My wife and I had a brief spell of loyalty to print sources in the Netherlands, first a subscription of around two years to what is considered the country’s most intellectual daily newspaper, and recently to a weekly magazine that focuses on news background and analysis, [as well as] culture. We found things we liked in both, but also, increasingly, articles that disappointed or annoyed us, up to the point that we cancelled our subscriptions.

In this respect, the good content suffers from being in a bundle with the bad content, and the net result is that we didn’t find the bundles as a whole worth our loyalty, time or money. Instead, we focus on particular critics and journalists that write at a consistently high level, and follow them wherever they go. That is where we reach the Web [see "The Style of the Web"], since it offers a convenient way for readers to track journalists. In that sense, the mere presence of the Web is competition to bundled media.

What we haven’t seen much is a pay-per-view model for individual articles, in the way that is often used in academic journals. We envision a system in which the online branches of journalistic media work together with a payment and distribution service that provides access to articles on an individual basis using a kind of ticket system. You buy ten “article tickets” for $1 each (or whatever the market decides) which you can spend on any of the articles in any of the newspapers, magazines, or blogs that have signed up to the service. Once your tickets are gone, you have to buy new ones. That way, you can combine paid-for access to quality journalism with the freedom of not having a subscription to only one [publisher]. The main advantage [for publishers] is that it will be possible for a news source to get money from me for single articles, even if I don’t want to read and pay for the rest.

The obvious side effect is an increased level of competition between individual articles rather than bundles. As illustrated by the success of the Guy Fieri restaurant review in the NYT, style and tone can be a major driving factor in the network-based dissemination of articles through social media. This is certainly true, but we should not underestimate the (admittedly smaller) proportion of the readership who does value content and substance. These people too are increasingly relying on the Web for communication, and for sharing interesting articles with their friends and acquaintances. I don’t see myself not sharing an article to my Facebook friends and Twitter followers because I think it wouldn’t be funny enough, even though I think it’s got some quality content to tell.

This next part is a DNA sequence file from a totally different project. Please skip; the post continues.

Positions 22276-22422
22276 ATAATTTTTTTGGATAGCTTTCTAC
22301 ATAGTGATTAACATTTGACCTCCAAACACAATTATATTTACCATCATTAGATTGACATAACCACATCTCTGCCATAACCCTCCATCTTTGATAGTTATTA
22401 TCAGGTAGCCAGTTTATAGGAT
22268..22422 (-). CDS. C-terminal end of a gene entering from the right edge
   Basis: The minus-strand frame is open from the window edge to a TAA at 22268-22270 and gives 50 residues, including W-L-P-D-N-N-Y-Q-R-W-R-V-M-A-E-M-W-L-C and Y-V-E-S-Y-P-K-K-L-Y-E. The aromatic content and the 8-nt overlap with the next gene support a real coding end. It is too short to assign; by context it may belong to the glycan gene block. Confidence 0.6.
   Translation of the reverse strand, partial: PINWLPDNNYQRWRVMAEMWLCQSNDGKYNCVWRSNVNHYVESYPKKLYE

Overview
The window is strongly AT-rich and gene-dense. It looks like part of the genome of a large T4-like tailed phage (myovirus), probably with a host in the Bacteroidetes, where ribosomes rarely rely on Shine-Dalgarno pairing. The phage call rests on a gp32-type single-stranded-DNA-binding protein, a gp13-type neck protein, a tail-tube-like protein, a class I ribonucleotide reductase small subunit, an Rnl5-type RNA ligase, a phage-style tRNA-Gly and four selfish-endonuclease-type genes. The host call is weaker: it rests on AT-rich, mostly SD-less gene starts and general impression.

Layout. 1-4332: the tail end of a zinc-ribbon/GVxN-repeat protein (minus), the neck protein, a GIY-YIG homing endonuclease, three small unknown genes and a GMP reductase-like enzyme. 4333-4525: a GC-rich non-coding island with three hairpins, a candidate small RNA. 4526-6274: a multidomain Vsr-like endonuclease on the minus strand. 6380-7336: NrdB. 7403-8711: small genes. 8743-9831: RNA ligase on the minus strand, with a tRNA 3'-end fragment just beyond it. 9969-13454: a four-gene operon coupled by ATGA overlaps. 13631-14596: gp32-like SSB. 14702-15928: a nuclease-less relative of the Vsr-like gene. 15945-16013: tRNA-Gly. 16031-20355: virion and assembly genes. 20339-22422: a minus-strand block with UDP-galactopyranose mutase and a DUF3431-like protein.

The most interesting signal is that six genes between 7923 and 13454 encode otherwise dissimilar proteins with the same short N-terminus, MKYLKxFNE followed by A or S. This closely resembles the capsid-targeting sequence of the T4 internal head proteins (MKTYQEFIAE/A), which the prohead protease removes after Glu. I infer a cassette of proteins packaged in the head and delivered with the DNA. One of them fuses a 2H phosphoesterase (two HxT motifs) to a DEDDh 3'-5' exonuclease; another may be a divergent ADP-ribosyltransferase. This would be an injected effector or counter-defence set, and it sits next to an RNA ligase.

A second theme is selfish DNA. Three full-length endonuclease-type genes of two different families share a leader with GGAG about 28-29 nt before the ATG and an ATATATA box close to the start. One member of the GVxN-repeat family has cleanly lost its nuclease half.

That said, the funny, snarky stuff will have an easier time drawing big audiences, especially if they continue to present their text free of charge. These articles are in direct competition with the more substantial ones over our “free time,” and this is a battle that quality journalism may not be able to win. Instead, perhaps quality online journalism needs to move out of that competitive zone, and back into the zone of “paid time.” I think that will only work if paid publications embrace the erratic networked nature of the online world and start offering individually paid-for articles, instead of only relying on subscription models.

A final observation—playing devil’s advocate, perhaps the paid-for model will exacerbate competition on yet another level: within a publication itself. The most-read, and therefore most-money-generating, journalists will perhaps be those who combine style and substance, more so than those who rely on substance alone.

The question is if that would be a bad thing. I’m not sure.


— Please submit all corrections, responses and rebuttals as letters to the editor.